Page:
Abbey Alley – Editor

Last Saturday, September 15, DHS choir and band students took a trip to Schermerhorn Symphony Center in Nashville, TN to hear the Nashville Symphony play selections by Claude Debussy, C.F. Kip Winger and Igor Stravinsky.

  As we stood on the steps of the Schermerhorn Symphony Center, my eyes wandered across the endless blur of fancy outfits that other attendees of the concert were sporting. I could not help but compare my pocket shirt tucked into Gap pajama pants (I like to pretend they are palazzo pants) and ask myself again why I was here.

  The contrast only became more apparent when we entered the building.

  When I made my way down the marble staircase and into the restroom, I noticed a strange exchange between two adorable older women.

  In a proper British accent that would rival Julie Andrews, I heard the older women have the most surreal interaction that I have witnessed in my entire life.

  “Phyllis!” one of the women said.

  “Linda, dah-ling! It’s so nice to see you again,” the other woman replied as she entered the pristine, marble bathroom.

  I was so confused, but then I remembered that these were the type of people that are supposed to like classical music. As entertaining as this was to me, it also made me think about the type of people that still come to listen to classical music live.

  I began to ask myself if classical music was dying a slow, gray death.

  Are old, rich white people the only reliable source of patronship for classical musicians? What is going to happen when they die? If I do sing in an opera someday, who is going to watch it?

  The only young people I could make out in the audience were either musicians themselves or were there only there because of their grandparents. I wanted to cry. Someday soon, the young choir and band kids will be the ones on that stage. Who will come fill our seats when we make the final stride up to that stage?

  At this point, I began to ask myself why.

  The answer was simple. All of the people in the audience had one thing in common: money.

  Someone had to buy those expensive suits and sequined dresses. I opened my program before the show, and the last five to six pages were full of patrons. There were enough donors in the back of that program to fill all of the seats in the symphony.

  It all started making sense.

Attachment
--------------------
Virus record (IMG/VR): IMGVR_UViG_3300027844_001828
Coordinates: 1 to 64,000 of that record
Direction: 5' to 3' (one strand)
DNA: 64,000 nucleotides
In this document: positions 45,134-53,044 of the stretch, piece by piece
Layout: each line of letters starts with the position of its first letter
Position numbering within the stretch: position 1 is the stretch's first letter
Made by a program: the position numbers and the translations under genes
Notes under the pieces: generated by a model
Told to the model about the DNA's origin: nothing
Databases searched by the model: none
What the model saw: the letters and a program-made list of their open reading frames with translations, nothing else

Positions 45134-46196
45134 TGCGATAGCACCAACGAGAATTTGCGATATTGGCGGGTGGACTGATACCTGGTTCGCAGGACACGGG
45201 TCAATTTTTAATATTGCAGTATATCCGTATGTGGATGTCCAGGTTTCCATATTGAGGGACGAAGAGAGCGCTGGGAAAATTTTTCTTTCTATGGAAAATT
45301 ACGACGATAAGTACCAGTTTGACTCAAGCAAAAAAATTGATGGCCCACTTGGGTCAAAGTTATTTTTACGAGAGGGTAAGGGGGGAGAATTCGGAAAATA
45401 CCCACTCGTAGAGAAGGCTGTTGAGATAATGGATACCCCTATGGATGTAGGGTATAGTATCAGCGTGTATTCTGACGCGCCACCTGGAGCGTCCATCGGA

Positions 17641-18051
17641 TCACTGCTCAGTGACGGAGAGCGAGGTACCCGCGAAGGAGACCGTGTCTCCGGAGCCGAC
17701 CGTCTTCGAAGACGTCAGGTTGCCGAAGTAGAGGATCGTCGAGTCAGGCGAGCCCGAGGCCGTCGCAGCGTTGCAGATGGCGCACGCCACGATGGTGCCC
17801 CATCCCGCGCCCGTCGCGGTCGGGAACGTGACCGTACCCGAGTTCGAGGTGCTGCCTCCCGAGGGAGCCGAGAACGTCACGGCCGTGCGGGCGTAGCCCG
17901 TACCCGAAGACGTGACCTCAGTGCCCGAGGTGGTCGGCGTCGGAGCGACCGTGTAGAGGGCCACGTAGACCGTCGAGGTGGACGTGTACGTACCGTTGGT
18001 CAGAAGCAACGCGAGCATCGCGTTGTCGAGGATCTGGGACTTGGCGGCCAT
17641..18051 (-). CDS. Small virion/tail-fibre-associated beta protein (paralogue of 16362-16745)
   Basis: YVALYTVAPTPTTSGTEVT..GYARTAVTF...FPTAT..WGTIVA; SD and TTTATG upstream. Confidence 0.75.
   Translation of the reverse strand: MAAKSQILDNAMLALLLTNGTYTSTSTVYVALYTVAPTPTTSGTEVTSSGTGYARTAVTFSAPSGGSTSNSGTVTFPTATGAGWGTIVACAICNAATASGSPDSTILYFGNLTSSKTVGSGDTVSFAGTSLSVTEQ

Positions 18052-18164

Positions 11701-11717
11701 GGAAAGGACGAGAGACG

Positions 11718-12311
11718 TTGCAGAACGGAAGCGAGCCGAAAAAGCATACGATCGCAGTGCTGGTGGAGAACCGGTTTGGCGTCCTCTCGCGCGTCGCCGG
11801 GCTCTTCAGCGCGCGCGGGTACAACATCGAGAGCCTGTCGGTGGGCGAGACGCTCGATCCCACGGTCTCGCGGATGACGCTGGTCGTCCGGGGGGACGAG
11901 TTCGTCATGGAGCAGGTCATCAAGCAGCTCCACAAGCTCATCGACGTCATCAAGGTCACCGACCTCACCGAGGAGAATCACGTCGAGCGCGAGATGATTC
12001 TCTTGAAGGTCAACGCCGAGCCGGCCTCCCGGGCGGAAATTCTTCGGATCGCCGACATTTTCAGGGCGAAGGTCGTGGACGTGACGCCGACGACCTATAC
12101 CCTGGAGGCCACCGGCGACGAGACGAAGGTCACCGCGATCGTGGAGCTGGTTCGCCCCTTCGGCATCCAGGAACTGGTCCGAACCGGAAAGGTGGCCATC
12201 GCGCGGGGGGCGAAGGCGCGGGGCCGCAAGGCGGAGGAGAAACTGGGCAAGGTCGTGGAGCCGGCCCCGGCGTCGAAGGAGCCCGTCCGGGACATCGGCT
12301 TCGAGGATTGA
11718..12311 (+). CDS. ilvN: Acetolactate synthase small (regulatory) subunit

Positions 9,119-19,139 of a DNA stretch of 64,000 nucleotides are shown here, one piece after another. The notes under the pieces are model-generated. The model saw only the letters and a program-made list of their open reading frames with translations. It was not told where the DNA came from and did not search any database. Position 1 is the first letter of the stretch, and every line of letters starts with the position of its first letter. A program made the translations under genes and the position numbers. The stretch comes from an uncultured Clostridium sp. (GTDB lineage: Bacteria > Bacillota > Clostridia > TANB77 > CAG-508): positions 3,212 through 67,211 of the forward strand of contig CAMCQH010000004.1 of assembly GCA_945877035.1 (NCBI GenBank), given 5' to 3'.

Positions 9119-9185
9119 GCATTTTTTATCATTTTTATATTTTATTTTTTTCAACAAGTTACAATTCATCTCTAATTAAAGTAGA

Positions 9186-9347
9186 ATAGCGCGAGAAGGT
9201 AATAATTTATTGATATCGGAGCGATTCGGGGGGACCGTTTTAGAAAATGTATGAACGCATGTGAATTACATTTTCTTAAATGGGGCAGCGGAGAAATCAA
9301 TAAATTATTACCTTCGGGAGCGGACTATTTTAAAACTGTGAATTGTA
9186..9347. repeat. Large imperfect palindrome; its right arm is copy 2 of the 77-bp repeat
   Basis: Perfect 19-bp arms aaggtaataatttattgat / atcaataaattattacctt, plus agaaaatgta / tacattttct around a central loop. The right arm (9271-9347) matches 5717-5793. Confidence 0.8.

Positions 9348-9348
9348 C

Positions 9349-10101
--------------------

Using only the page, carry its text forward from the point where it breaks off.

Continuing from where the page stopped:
Classical music was born with a silver spoon in its mouth. It has always been associated with the upper classes; many composers are too poor to see their own works live in concert.

  Even though classical music is seemingly inaccessible to young audiences without trust funds, that could change.

  American history is a topic that has long suffered from this plague of aristocracy. Though many students are forced to study it, much like today’s grudging musical theater students study classical music, many students feel disconnected from it. Not many can relate to the narrative of brainy, old white men wearing breeches and doing supposedly great things that seem boring.

  All of this changed when the hip-hop musical Hamilton gained popularity; suddenly, students across the world were making connections with America’s founding fathers. Immigrants and their children attested to Hamilton’s claim that immigrants get the job done, and history was humanized to the point that I no longer have to strain to remember exactly what happened at the Battle of Yorktown or exactly why Thomas Jefferson was an extremely contradictory individual.

  How did this musical completely change the narrative of American history?

  It humanized people from the past by showing their personal lives and struggles and telling a story. This is the whole point of music in the first place: to tell a story.

  Behind every song is a story, whether it is revealed through words or not.

  There is a reason that the music of the Holocaust survived. There is a reason that the spirituals of American slaves survived. There is a reason that Catholic Latin chants survived. They all tell stories.

  In order to revitalize interest in classical music, we as musicians and educators must tell these stories more effectively. Our compositions should not just be a means for a soprano to show off her voice or for the first violinist to have their special moment. It should not be looked down upon to need the translation for an opera.

  Senior and drum major Jayla Yander disagrees.

  “Musicians can’t really do anything to make someone like the music. It’s really just what you like/look for in music,” Yander said.

  However, if potential listeners are never exposed to classical music due to its dwindling popularity and eventual death, they may never discover if they like it or know what to look for in it.

  We have to stop being elitists and start telling stories if we want people to someday take our place in the audience.

  After all, the music only begins on the page. The rest is written on our hearts.

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